By Tony Capaccio
Sep 27, 2011 6:01 AM GMT+0200
Boeing Co. (BA) is 10 months behind schedule on a $2 billion contract to build new wings that would extend the life of the U.S. Air Force's ground attack jet, the A-10 Warthog, according to the service.
The Senate Appropriations Committee cited problems and unspent prior funding when it entirely cut the Air Force's $145 million fiscal 2012 request for the program.
The A-10 program has experienced "significant delays and has not delivered a new wing" since the program began procurement in fiscal 2010, the committee wrote in a Sept. 16 report accompanying its fiscal 2012 budget.
Boeing spokesman Forrest Gossett said the company has put in place a "recovery plan" and expects to deliver the first of four new wings before Oct. 31. The fixed-price contract, which covers manufacturing of 242 wing sets and engineering services through 2018, would require Boeing to absorb any cost increases due to delays.
It's too early to tell whether the committee's cut will be sustained through the entire budget process "and what ultimately it will mean for Boeing," Gossett said.
The new wings are needed to extend the life of the A-10 aircraft, some of which have been in use since 1975 after previous modifications. The new wings will keep the A-10s flying until about 2030 at a lower cost than buying new aircraft, according to the Air Force.
The Senate committee cut the Air Force's entire $145 million request because the delays meant little of the $351 million in A-10 wing money appropriated since fiscal 2010 has been spent, according to service figures.
'Below Established Standards'
The committee expressed its concerns "with the poor expenditure performance that is significantly below established standards."
The Air Force plans to request $144 million in fiscal 2013 and $134 million million in 2014.
A pre-production wing set was delivered in March, five months late and led to a 10-month overall delivery delay, Air Force spokeswoman Jennifer Cassidy said in an e-mail statement.
Boeing deficiencies included "challenges properly mating outer and center wing panels, incorrect application of internal fuel tank sealant" and a problem "prohibiting installation" of the main landing gear, she said.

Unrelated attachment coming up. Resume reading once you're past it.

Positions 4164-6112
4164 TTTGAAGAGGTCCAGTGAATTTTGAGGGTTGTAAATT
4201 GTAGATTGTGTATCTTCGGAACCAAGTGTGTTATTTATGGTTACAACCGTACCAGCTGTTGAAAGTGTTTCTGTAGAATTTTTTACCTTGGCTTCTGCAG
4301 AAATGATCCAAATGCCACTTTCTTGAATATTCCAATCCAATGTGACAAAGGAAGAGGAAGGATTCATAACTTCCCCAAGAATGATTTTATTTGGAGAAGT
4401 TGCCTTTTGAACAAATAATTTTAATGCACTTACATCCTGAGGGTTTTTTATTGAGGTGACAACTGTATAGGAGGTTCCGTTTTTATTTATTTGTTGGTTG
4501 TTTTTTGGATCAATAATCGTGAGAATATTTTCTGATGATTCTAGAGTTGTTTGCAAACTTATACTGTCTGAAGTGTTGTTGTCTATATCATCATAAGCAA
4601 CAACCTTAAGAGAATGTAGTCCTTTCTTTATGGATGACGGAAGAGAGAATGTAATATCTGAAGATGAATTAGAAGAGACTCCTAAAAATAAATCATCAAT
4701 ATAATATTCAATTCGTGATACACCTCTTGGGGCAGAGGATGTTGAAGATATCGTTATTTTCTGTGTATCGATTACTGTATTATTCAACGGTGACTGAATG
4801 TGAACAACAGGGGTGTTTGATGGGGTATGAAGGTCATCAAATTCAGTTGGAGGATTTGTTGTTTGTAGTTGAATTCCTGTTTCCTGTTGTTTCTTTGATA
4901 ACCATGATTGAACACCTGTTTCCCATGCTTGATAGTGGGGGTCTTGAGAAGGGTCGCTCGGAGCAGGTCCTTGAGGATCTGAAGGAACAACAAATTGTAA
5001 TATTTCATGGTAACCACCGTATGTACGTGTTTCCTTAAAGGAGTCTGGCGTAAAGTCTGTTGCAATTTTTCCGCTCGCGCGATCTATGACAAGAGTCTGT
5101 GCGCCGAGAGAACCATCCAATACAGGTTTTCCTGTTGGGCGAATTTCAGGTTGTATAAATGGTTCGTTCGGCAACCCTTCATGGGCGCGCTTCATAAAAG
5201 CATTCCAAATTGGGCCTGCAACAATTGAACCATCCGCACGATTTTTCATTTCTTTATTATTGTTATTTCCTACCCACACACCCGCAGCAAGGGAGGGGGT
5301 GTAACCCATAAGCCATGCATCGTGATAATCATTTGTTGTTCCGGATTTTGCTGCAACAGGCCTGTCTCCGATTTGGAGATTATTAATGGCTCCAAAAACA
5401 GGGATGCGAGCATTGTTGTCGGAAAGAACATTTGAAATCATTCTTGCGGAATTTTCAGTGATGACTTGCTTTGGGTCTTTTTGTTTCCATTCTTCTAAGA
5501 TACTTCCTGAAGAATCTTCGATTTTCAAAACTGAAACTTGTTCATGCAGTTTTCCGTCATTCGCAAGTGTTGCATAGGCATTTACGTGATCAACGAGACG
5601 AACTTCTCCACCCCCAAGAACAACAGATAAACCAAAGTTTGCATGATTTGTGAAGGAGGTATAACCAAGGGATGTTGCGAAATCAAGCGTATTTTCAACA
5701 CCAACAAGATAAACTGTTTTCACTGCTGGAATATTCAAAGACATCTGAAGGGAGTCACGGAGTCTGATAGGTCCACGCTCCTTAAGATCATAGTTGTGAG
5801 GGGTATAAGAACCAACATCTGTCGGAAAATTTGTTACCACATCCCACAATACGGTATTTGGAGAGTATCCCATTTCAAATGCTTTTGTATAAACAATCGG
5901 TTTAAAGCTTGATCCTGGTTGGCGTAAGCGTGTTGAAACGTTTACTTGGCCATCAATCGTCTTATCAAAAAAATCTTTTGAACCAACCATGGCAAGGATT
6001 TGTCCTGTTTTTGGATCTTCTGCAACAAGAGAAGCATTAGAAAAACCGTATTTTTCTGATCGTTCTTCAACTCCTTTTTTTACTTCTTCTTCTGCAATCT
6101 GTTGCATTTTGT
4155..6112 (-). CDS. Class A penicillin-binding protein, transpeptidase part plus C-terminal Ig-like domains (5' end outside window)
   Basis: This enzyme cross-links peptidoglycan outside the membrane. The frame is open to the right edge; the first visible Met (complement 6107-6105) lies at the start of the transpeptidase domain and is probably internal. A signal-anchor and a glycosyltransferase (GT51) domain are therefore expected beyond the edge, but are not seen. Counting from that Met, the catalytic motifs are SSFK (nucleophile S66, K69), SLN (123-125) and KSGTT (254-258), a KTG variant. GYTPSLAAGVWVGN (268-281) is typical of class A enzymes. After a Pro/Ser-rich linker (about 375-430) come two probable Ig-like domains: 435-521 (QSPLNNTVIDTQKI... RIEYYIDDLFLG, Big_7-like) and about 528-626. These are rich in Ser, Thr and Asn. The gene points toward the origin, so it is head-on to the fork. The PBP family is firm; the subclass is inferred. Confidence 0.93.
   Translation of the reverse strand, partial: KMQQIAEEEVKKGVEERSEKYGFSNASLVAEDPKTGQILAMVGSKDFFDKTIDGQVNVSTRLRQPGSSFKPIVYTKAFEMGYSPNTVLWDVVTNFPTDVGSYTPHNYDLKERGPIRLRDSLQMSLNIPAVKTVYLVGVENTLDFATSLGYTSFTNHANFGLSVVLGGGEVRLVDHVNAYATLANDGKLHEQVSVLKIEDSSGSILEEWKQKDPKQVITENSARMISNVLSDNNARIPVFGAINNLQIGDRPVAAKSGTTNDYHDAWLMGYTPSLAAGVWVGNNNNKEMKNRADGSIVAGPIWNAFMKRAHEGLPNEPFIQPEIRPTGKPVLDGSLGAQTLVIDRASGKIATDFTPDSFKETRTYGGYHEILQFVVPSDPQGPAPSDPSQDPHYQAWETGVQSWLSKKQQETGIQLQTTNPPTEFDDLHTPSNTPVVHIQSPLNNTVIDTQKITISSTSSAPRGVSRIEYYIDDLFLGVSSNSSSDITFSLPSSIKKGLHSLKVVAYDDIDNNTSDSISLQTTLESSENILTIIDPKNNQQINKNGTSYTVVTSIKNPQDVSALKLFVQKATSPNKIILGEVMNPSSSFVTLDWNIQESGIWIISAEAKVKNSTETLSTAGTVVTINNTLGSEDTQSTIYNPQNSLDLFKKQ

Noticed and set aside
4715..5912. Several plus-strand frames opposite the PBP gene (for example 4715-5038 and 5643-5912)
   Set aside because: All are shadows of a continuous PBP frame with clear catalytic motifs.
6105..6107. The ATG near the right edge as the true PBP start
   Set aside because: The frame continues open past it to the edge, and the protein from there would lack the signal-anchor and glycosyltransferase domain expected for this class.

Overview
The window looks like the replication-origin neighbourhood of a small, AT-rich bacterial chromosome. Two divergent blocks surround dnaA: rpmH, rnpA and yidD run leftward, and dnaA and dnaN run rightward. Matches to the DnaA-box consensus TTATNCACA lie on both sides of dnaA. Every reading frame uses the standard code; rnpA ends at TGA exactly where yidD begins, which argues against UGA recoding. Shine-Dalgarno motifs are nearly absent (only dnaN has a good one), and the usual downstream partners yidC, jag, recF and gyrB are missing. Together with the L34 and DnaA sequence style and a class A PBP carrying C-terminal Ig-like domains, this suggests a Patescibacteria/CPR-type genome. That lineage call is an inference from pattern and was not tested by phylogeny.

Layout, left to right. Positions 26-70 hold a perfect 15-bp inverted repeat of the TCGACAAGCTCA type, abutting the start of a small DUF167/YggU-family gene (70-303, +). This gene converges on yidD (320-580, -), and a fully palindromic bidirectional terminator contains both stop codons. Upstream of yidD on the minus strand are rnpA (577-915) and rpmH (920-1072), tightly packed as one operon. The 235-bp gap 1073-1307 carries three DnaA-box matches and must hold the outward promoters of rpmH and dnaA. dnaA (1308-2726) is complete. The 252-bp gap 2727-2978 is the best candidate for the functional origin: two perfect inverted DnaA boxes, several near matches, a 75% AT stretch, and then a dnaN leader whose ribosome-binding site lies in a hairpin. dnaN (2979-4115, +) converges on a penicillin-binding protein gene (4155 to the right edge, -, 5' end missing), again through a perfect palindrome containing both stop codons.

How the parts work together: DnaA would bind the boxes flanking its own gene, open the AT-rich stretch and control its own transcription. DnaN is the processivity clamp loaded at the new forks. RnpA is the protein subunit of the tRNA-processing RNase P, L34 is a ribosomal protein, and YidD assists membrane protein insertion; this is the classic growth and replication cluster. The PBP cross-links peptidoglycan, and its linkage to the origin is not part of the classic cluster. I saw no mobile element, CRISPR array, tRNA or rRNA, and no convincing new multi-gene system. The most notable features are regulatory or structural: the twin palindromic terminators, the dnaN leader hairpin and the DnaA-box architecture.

The program is on schedule with a new program baseline and "is expected to meet projected delivery dates," she said. "Boeing has dedicated considerable resources and made significant manufacturing changes and improvements," she said.
"We experienced issues during the initial manufacturing of the program," Gossett said in an e-mail. The first wing was delivered "with no major deficiencies but there were items to work through as would be expected with any development program."
"Boeing has worked with the Air Force to create a recovery plan and the program is on target to deliver the first of four new wings" before Oct. 31, Gossett said.
The A-10 Warthog introduced in 1975 is known for its tank- busting capabilities and built for steep dive attacks to fire 30mm depleted uranium shells at a 3,000-per-minute rate from its GAU-8/A nose-mounted Gatling Gun.
The Warthog gained fame as a tank buster in the 1991 Persian Gulf War. It has provided consistent ground-attack support since then for U.S. troops in Afghanistan, including a four-hour Oct. 5, 2009, night fight in Herat province where A-10s made strafing runs on Taliban attackers within 30 feet of U.S. troops, according to an Air Force narrative.
The Air Force wants Boeing to replace the fleet's thin wings with thicker ones that will extend aircraft's service life to 16,000 hours.
To contact the reporter on this story: Tony Capaccio in Washington at firstname.lastname@example.org
To contact the editor responsible for this story: Mark Silva at email@example.com